The other option would be for the players’ union to dissolve itself so it could file an anti-trust lawsuit.
In this scenario, the union would declare that it no longer represents the players, allowing the suddenly non-unionized athletes to file an anti-trust suit against the owners. That complaint would argue, in some form, that the lockout obstructs the free market of professional baseball.
Federal law prohibits unions from filing anti-trust lawsuits against employers, which is why the union would first have to dissolve, said Gabriel Feldman, director of the sports law program at Tulane University.
It’s been done before. In 1992, a federal jury found that the NFL had violated antitrust laws after the players’ union voluntarily disbanded to challenge free agency restrictions in court. The league returned to the bargaining table, which resulted in football salaries “becoming 10, 15 times higher than they were at the time,” said Quinn, who was the football players’ lead counsel in that case.
The union disbanded again in 2011 to allow Tom Brady, Peyton Manning, and nine other players to file an antitrust lawsuit after collective bargaining broke down. A federal judge ordered the league to end the lockout, and team owners ratified a new agreement while the case was pending appeal.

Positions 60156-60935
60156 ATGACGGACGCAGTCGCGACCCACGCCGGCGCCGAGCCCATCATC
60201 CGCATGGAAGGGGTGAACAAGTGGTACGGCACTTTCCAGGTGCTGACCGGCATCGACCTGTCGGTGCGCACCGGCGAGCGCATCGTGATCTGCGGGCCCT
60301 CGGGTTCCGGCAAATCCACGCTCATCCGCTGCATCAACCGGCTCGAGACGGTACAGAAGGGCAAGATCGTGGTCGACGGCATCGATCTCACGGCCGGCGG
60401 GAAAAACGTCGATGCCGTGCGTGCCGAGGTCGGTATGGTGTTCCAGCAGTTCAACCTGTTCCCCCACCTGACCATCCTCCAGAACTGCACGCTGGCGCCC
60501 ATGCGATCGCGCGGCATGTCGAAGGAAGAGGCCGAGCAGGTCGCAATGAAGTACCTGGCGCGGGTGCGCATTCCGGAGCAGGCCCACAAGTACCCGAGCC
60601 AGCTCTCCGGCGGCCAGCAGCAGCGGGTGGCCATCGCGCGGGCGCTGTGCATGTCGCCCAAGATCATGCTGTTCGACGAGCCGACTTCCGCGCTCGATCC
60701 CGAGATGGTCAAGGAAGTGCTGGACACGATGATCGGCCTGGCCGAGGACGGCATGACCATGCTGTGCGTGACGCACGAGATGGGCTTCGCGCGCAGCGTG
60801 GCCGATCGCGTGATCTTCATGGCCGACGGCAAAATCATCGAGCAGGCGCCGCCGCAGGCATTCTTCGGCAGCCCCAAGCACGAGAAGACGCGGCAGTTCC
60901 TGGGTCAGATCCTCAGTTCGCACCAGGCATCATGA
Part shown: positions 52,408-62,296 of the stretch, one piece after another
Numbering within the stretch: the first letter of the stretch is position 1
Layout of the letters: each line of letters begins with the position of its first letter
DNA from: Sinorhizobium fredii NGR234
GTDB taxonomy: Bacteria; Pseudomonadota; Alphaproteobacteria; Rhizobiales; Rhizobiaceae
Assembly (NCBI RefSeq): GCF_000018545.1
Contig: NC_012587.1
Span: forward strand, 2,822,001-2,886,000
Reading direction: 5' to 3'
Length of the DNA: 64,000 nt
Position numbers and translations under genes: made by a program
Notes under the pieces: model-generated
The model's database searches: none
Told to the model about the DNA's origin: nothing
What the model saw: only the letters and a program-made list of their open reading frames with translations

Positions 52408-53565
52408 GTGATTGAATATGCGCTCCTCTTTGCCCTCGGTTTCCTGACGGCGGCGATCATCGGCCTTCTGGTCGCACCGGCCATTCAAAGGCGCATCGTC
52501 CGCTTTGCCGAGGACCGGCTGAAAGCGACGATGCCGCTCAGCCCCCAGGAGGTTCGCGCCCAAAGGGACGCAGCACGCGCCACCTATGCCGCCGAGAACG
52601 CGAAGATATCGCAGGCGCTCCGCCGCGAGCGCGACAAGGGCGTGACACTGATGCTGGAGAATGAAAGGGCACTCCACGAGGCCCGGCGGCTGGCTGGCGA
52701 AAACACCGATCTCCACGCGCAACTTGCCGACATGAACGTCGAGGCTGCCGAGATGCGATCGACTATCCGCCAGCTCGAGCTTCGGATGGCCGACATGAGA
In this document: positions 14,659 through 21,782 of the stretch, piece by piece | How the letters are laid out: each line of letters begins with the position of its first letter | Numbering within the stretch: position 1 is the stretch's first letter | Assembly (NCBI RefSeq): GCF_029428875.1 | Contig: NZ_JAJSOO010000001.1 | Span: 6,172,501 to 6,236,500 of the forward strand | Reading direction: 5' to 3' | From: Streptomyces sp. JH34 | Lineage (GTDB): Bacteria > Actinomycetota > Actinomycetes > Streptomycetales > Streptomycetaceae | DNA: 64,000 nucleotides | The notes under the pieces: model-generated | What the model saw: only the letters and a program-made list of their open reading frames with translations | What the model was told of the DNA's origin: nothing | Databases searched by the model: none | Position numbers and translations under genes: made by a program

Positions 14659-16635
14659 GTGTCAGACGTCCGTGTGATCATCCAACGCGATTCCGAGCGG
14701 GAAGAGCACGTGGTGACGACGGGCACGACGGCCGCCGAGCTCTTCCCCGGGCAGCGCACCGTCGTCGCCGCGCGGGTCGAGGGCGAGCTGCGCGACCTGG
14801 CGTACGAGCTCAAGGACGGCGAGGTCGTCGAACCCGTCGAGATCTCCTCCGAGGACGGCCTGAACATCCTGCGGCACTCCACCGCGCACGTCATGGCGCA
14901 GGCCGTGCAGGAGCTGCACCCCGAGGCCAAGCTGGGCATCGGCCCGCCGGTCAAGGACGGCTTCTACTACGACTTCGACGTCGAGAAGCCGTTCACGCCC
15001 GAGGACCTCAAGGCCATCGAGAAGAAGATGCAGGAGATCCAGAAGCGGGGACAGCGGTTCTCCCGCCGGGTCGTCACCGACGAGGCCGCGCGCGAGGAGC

But, Quinn said, such a move is seen as the “ultimate bomb,” to be used only when negotiations fail.
The MLB Players Association declined to comment on its strategy. The league didn’t respond to calls and emails seeking comment.
In his letter, Manfred noted that MLB has no salary cap, as is common in other sports, and that teams had committed a record $1.7 billion in free agent deals in November—a good thing for those players but also a point that called attention to younger stars’ main gripe.
While free agency has existed in baseball for decades, sports lawyers say it’s become more of an issue for players due to the rise of advanced analytics.
Decades ago, where salaries were lower, star players would often play past their prime. But new data shows most players’ performance declines rapidly after age 30, making owners less likely to give lucrative free-agent contracts to older players, said Brad Snyder, a Georgetown Law School professor who specializes in sports contracts. Injuries can deny players a chance at ever reaching free agency.
And less-established younger players also can be relegated to the minors during rebuilding years, when owners of smaller teams sometimes intentionally tank their team’s record to get better draft picks. Keeping young, promising players in the minor leagues delays the start of the six-year clock, limiting their lifetime earning potential, Snyder said.
But owners have little incentive to change the current system and inflate players’ salaries, sports lawyers said.
The standoff likely will continue until spring training in February, when players and owners will see the threat of lost revenue, sports experts said. The last significant labor dispute in professional baseball, in late 1994 and early 1995, lasted more than 200 days.
“Each side is trying to force the other to blink,” Snyder said in an email. “Nothing is going to happen until mid-February when pitchers and catchers report and the players and owners start to lose money.”